The Tartan Day South Celtic Festival, March 22-25, 2018, continues to spread its wings figuratively and literally in its 8th annual installment. Benefitting the River Alliance, the event will touch four cities with four different events in four days, all without leaving the greater Columbia, S.C. region. The main event is the day-long “Tartan Day South Highland Games & Celtic Festival,” at the Historic Columbia Speedway in Cayce on Sat., March 24. Find details at http://www.tartandaysouth.com.
This one-of-a-kind celebration in the Midlands area drew more than 10,500 patrons from 25 states in 2017. The festival is produced with and will benefit the nonprofit River Alliance, raising funds to increase accessibility to the rivers that are some of the greatest natural resources in the Midlands of South Carolina.
One of the exciting new attractions for 2018 is a rescued bald eagle, Osceola, who will be on display at two of the events in Cayce and Lexington, S.C. Patrons will be able to get up-close and personal with this majestic bird.
Tartan Day South kicks off Thursday, March 22 at 7:00 p.m. in Columbia at the British Bulldog Pub with the opening night party. Friday March 23 at 6:00 p.m., the festival presents “Celtic Commotion” in Lexington at the Icehouse Amphitheater on Main Street. This will be an evening of great live music and exhibitions including Lady Liberty’s debut. Saturday March 24, 8:30 a.m. – 5:00 p.m. is the main event, the “Tartan Day South Highland Games & Celtic Festival,” at the Historic Columbia Speedway in Cayce. The festival wraps at the West Columbia Riverwalk Amphitheater on March 25 at 11:00 a.m. with the annual “Kirkin’ of the Tartans on the River” service. View the full schedule at http://www.tartandaysouth.com.
Highland Games date back over 1,000 years in Scotland and are the anchor of the main event on Saturday, March 24, which occupies the entire historic speedway footprint. The games are accompanied by a range of activities including traditional dancing; mass pipe bands; sheep dog herding; birds of prey; traditional food & drink vendors from across the Southeast; a classic British car show; genealogy; Celtic clans & societies; archery; a Celtic marketplace, a medieval encampment; a college Quidditch tournament; and a kids’ play area with rides.
“There is a little something for every member of the family. We have added fun presentations to our Heritage Tent about the popular TV show ‘Outlander’ and Scottish history,” says John Banks, festival co-coordinator. “We want to make sure that there is always something new to see at Tartan Day South.”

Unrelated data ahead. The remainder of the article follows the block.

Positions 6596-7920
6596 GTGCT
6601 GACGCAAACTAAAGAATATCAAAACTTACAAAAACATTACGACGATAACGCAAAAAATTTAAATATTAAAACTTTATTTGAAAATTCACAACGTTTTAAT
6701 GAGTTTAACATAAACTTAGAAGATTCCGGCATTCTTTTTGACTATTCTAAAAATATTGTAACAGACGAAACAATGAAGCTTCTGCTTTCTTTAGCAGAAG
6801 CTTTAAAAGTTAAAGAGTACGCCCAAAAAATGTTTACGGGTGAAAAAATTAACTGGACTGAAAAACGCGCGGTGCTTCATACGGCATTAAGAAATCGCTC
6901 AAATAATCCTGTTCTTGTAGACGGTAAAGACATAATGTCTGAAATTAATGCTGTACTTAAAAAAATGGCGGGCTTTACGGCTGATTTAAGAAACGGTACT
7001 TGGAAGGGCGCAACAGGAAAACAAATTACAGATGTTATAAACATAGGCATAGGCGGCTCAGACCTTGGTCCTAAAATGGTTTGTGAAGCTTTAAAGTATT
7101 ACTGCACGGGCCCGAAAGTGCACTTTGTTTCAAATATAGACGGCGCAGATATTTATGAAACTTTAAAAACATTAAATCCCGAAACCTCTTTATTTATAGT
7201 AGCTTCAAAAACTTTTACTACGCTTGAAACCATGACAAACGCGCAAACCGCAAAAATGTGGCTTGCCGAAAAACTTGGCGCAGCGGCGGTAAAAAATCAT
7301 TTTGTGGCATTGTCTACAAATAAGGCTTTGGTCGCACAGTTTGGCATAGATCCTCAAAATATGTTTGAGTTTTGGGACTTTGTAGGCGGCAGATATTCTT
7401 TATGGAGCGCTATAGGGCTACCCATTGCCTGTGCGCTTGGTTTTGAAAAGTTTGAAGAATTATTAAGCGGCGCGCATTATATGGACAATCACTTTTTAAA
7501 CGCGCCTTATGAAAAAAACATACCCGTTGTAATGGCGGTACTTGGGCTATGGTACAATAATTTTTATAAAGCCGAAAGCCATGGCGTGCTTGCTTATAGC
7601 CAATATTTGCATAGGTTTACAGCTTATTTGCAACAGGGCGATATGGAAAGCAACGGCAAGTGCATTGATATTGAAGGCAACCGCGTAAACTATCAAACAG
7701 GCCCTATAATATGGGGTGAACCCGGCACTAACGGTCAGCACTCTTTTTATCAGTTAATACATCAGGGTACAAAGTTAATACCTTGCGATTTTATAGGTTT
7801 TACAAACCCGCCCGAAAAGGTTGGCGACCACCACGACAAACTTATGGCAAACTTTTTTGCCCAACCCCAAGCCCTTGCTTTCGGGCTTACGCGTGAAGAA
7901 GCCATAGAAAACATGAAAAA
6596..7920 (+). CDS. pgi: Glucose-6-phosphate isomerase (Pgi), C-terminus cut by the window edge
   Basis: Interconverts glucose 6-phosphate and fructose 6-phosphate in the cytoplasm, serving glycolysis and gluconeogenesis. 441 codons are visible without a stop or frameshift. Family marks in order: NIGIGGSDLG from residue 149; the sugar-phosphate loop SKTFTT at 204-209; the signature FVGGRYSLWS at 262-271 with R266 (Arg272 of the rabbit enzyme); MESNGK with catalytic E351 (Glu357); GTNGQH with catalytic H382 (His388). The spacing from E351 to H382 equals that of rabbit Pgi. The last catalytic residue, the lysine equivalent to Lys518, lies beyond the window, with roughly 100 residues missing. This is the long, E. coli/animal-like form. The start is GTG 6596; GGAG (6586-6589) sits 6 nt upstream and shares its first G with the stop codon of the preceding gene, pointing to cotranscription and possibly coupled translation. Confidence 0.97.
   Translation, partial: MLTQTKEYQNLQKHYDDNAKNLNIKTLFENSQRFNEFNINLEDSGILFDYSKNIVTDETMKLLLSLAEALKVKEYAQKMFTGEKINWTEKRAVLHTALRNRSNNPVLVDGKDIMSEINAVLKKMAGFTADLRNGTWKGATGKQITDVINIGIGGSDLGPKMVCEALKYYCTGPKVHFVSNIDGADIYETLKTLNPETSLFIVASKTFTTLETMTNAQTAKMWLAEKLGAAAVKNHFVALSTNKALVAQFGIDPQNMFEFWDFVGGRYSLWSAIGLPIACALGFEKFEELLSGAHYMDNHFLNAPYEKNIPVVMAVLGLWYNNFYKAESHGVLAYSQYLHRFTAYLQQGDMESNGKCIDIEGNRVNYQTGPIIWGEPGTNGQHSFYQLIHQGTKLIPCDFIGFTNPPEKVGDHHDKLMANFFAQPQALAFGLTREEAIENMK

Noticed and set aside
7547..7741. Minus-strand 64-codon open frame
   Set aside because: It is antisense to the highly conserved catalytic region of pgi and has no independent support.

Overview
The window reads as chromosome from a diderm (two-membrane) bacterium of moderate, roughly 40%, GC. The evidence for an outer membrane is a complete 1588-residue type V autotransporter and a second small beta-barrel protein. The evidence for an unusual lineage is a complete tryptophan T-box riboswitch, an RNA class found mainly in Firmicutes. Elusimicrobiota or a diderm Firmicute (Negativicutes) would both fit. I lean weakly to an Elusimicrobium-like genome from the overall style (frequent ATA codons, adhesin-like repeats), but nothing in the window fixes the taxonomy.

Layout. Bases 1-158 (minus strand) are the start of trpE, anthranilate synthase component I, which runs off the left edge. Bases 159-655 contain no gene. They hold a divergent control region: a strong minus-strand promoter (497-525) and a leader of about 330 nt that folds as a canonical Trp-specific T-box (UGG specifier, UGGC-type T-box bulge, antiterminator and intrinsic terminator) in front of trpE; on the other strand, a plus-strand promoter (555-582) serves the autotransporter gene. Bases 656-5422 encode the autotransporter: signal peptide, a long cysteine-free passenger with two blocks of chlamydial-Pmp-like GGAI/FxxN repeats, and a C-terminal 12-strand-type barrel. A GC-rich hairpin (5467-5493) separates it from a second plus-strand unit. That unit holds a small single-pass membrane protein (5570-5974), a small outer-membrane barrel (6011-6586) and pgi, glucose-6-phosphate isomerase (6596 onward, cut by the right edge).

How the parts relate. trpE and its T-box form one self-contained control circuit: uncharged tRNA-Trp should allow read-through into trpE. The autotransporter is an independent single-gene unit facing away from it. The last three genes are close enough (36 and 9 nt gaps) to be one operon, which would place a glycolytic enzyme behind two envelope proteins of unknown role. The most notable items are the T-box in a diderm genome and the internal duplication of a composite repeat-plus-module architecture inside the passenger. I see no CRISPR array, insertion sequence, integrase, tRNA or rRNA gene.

Bald eagle Osceola’s story begins in 1983 in a field in eastern Arkansas. Two rabbit hunters were crossing this field when they spotted an immature bald eagle on the ground, trying to become airborne. Through careful efforts the young eagle was rescued. Unfortunately, he lost a wing in the process. Since being rescued, Osceola has flown in a different way, his handler worked with federal agencies and was able to take flight on hang gliding trips. Osceola has been a part of educating more than half a million patrons on the wonder of these amazing birds. He has even appeared on the “Today Show.” Guests can get up close and personal with Osceola at Celtic Commotion on Friday, March 23 at the Lexington Amphitheatre, as well as at the Tartan Day South Highland Games & Celtic Festival on Saturday, March 24 in Cayce. Osceola is just one of the amazing rescued birds of prey that will be part of the “Wings to Soar” show on Saturday.
“We are very excited to share portions of the Tartan Day South festival in so many areas. Our visiting patrons will be able to see many parts of the area we call home,” states Banks. “The Midlands area is a great place to live, and the River Alliance keeps improving the accessibility to our awesome natural resources.”
Ticket information, schedules and all details are available at http://www.tartandaysouth.com. Join the conversation on Facebook and Twitter by following @TartanDaySouth and using the hashtags #TartanDaySouth and #TartanFun.